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2009 Chevrolet Malibu ReviewThe Good
The 2009 Chevrolet Malibu features two powertrain choices, a long list of standard creature comforts, and a large and comfortable interior that's perfect for families on long trips, making it easy to see why this midsize sedan won North American Car of the Year at the 2008 North American International Auto Show.The Bad
Low fuel economy and less-than-stellar resale value put the 2009 Malibu at a disadvantage against the Accord and Camry, while its underpowered inline-four engine and practically useless hybrid model fail to distinguish this sedan in one of the more competitive automotive segments.
The CarGurus View
For those looking for a family car with plenty of space and passenger comfort who prefer to buy American, the 2009 Malibu represents a sound alternative to foreign competitors. Going beyond the typical family sedan, the Malibu offers a higher-end look and feel than many of its competitors. However, the 2009 Malibu is not geared toward fuel economy, despite the misleading presence of a hybrid model, and those seeking gas savings might want to take a look at a comparably sized and outfitted Camry or Accord.
At a Glance
Since undergoing a major redesign in 2008, which resulted in a longer wheelbase, more interior room, added sound insulation, and an upscale makeover, the 2009 Chevrolet Malibu returns virtually intact this year. One addition is the availability of the 2.4-liter inline-four engine in the top-of-the line LTZ trim, which was previously offered only with the 3.6-liter V6. The LTZ is the only trim that pairs the four-cylinder with the six-speed shiftable automatic transmission. The midsize Malibu sedan competes directly with the Toyota Camry, Honda Accord, and Ford Fusion, but offers more comfortable passenger room and plenty of cargo space at a lower price point than its competitors. This makes it an attractive family car, as even the base trim comes with a long list of standard features.
Borrowing the Pontiac G6's platform, the 2009 Malibu cuts a sleeker profile than earlier cars, with a sloping windshield and raked roof line, chrome trim, and dual front grilles. It comes in five trims: the base LS, LT1, LT2, sporty LTZ, and Hybrid. All trims come standard with an inline-four engine, while the LT1, LT2, and LTZ trims also offer a 3.6-liter V6. The Hybrid is a “mild” rather than a full hybrid, meaning the electric motor does not contribute to acceleration power and adds only a few mpg to its fuel economy, leaving many reviewers to question its value.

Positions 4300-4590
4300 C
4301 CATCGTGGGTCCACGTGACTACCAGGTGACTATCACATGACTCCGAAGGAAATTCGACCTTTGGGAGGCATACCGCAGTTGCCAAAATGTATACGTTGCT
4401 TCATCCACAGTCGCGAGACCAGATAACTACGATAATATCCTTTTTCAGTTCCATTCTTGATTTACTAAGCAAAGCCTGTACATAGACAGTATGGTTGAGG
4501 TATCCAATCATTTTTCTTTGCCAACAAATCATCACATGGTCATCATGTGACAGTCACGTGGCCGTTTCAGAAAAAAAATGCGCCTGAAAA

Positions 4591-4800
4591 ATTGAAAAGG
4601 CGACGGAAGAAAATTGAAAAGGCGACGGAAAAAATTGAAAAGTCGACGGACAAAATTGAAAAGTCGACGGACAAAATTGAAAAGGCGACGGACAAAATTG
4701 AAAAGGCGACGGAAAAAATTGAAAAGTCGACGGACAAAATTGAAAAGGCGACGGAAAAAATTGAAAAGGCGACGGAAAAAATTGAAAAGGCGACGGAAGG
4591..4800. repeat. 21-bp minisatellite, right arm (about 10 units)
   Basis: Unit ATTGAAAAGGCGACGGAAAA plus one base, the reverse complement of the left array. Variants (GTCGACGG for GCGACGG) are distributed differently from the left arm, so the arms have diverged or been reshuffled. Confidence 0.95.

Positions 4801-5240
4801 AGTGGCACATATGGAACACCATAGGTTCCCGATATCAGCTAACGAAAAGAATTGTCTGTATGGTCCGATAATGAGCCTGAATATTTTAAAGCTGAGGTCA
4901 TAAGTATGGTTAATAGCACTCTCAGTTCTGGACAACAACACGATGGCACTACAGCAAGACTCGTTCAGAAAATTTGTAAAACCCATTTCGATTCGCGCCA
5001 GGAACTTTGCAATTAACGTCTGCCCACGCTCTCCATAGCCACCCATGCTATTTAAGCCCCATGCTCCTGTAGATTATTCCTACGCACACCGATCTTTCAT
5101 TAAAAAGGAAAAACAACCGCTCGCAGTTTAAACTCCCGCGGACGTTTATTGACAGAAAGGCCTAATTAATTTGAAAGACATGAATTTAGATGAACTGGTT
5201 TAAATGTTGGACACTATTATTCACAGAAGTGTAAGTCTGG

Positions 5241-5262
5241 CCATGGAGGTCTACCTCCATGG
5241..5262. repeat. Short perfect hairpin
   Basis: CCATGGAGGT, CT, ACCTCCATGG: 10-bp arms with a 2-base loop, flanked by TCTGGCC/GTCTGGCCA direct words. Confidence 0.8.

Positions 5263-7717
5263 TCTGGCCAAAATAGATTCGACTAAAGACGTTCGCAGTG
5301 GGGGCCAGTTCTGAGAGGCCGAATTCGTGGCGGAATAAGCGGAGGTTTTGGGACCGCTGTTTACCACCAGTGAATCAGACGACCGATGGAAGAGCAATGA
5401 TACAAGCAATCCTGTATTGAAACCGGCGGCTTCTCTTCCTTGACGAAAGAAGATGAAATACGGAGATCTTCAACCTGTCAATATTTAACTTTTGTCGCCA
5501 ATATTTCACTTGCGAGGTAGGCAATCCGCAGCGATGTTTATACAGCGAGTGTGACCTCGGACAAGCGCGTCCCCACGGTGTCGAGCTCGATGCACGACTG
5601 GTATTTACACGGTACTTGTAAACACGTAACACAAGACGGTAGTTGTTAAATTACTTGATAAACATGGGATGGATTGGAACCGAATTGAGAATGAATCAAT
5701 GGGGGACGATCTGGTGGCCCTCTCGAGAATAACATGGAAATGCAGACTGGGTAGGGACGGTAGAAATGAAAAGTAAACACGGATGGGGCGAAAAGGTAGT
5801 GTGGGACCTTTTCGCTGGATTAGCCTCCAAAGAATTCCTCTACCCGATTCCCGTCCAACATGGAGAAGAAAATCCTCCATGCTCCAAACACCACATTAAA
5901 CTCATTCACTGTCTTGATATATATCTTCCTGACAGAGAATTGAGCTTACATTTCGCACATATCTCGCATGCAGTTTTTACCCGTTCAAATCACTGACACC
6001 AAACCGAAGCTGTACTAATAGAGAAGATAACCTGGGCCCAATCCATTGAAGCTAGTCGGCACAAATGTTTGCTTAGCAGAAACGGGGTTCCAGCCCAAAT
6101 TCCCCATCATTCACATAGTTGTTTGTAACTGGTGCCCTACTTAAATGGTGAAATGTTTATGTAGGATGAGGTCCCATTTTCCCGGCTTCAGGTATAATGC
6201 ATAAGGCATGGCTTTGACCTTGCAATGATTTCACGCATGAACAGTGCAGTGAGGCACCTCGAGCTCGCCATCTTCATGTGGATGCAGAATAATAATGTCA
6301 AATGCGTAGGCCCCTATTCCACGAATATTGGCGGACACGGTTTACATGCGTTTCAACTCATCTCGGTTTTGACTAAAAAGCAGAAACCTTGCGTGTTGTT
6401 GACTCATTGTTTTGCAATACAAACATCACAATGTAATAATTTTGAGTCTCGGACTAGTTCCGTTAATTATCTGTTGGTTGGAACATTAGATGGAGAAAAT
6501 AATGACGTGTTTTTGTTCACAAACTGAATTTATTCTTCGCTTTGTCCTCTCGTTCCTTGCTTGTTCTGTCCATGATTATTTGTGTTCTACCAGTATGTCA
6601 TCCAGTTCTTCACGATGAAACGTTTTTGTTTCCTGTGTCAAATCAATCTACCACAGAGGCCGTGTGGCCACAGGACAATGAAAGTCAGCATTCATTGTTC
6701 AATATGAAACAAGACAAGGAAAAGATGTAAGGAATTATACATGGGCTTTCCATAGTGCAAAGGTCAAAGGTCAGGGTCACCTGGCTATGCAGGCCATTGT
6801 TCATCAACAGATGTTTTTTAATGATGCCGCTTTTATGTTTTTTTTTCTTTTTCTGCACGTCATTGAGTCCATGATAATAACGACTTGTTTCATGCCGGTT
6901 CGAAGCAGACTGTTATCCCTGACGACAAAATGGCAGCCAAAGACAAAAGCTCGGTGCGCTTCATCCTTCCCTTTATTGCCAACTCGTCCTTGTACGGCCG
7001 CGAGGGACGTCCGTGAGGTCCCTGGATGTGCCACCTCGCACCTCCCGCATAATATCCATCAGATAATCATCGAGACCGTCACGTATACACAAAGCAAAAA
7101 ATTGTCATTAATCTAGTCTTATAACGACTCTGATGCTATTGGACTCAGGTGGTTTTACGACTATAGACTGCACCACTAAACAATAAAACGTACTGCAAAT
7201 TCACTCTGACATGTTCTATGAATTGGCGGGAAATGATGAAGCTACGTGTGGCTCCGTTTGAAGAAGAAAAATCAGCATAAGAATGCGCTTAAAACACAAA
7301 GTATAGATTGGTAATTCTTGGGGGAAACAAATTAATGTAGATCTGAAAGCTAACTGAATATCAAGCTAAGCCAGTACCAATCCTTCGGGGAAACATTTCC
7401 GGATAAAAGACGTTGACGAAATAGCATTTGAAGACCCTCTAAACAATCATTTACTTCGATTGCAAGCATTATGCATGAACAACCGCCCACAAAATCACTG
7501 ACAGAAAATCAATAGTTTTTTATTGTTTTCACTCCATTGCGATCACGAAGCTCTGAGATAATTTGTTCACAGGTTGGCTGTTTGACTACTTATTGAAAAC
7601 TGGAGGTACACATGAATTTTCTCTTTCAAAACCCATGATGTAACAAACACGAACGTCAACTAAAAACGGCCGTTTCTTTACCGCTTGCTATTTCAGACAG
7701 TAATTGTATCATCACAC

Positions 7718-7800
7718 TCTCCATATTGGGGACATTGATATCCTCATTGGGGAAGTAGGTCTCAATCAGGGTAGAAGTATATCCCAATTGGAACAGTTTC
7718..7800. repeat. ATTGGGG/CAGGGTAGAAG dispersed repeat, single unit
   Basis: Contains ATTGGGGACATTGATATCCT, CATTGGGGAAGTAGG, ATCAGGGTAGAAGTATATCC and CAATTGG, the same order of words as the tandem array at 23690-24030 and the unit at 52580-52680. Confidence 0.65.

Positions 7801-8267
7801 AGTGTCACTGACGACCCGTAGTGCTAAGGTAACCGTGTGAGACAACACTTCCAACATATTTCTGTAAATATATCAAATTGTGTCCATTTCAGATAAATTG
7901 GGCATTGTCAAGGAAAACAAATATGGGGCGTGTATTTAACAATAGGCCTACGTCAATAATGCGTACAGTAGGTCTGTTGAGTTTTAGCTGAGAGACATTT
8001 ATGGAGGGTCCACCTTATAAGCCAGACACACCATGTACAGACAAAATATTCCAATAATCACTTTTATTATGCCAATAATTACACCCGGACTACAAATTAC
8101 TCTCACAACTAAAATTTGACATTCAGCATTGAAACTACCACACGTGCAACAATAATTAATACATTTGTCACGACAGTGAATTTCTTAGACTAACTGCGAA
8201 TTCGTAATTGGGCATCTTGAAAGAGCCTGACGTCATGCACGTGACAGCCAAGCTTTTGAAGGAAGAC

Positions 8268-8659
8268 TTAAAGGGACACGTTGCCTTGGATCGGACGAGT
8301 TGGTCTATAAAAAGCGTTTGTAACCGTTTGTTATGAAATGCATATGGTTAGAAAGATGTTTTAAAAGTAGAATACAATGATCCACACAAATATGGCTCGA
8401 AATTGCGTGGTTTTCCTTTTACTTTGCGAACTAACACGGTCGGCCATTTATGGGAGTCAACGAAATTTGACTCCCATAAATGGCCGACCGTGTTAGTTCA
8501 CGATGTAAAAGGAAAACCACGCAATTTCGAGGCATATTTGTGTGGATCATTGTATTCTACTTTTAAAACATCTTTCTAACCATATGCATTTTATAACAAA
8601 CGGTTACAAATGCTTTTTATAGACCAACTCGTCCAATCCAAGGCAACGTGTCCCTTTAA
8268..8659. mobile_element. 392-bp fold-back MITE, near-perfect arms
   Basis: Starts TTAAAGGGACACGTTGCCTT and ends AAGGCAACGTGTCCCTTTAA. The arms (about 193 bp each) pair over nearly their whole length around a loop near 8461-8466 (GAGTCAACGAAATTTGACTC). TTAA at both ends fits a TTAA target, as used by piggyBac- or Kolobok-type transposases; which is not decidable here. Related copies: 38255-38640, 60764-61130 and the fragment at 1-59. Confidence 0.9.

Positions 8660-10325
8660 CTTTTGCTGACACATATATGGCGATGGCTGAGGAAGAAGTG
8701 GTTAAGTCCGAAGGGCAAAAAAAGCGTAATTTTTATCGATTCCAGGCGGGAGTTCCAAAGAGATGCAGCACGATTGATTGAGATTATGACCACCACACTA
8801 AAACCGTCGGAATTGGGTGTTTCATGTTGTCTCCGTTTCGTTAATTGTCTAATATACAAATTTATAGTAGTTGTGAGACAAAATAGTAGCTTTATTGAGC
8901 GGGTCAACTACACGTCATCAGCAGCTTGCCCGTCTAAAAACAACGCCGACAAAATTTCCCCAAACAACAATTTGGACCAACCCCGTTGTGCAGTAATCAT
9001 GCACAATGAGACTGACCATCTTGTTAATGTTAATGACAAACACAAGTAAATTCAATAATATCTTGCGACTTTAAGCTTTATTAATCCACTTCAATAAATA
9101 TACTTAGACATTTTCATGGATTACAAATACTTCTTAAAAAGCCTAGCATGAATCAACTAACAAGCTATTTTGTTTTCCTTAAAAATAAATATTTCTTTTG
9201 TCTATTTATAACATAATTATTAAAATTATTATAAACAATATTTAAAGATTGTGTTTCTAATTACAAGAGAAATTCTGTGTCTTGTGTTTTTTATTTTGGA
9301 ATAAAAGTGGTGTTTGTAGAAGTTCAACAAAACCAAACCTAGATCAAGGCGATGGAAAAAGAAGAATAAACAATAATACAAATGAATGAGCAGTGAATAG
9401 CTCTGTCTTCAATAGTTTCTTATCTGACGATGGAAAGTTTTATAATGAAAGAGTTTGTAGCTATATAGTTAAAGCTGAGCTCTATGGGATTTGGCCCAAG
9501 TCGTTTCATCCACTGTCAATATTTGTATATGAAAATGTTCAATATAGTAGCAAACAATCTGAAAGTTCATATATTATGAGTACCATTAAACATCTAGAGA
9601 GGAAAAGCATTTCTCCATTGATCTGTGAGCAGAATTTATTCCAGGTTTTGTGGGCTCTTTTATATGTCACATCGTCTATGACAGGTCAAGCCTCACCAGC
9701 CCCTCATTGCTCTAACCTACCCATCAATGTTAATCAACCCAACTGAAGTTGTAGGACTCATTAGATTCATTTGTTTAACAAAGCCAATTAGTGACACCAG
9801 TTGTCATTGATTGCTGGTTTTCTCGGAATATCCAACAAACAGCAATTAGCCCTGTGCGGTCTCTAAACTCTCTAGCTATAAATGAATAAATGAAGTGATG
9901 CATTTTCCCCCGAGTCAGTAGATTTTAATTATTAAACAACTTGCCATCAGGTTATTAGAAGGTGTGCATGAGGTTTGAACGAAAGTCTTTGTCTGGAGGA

All trims come standard with a 2.4-liter Ecotec inline-four engine, which puts out 164 hp and 160 ft-lbs of torque at 4,500 RPM. The engine can get this large midsize sedan from 0 to 60 in just under 10 seconds, and fuel economy averages 22/30 mpg for the midsize Malibu. The base LS trim pairs the engine with a four-speed automatic transmission, while the LT1 and LT2 offer the four-speed or a six-speed automatic. The LTZ features only a 6-speed automatic with shift paddles. Optional for all trims but the LS is a 3.6-liter DOHC V6 engine. Significantly reducing fuel economy to 17/26 mpg, this engine delivers 252 hp and 251 ft-lbs of torque at a low 3,200 RPM, with a more impressive 0-60 time of 6.6 seconds.
Featuring the 2.4-liter four-cylinder Ecotec, the Hybrid trim also features a 36-volt electric motor and NiMH battery, which add 5 horsepower, boosting ratings to 169 hp. Paired with its own four-speed hydramatic automatic transmission, this engine delivers 159 ft-lbs of torque at 5,000 RPM and a noticeably slower 0-60 time of around 11 seconds. The hybrid features regenerative braking and engine cut-off while idling or when the car comes to a stop. Since it is not a dual-mode hybrid, the electric motor does not help with acceleration or provide more driving power to the gas engine. Rather, it restarts the engine after cut-off. Car reviewers have questioned its usefulness, especially since the Hybrid's 24/32 mpg rating is only slightly higher than the 22/30 of the standard four-cylinder, despite costing nearly $4,000 more.
Ride & Handling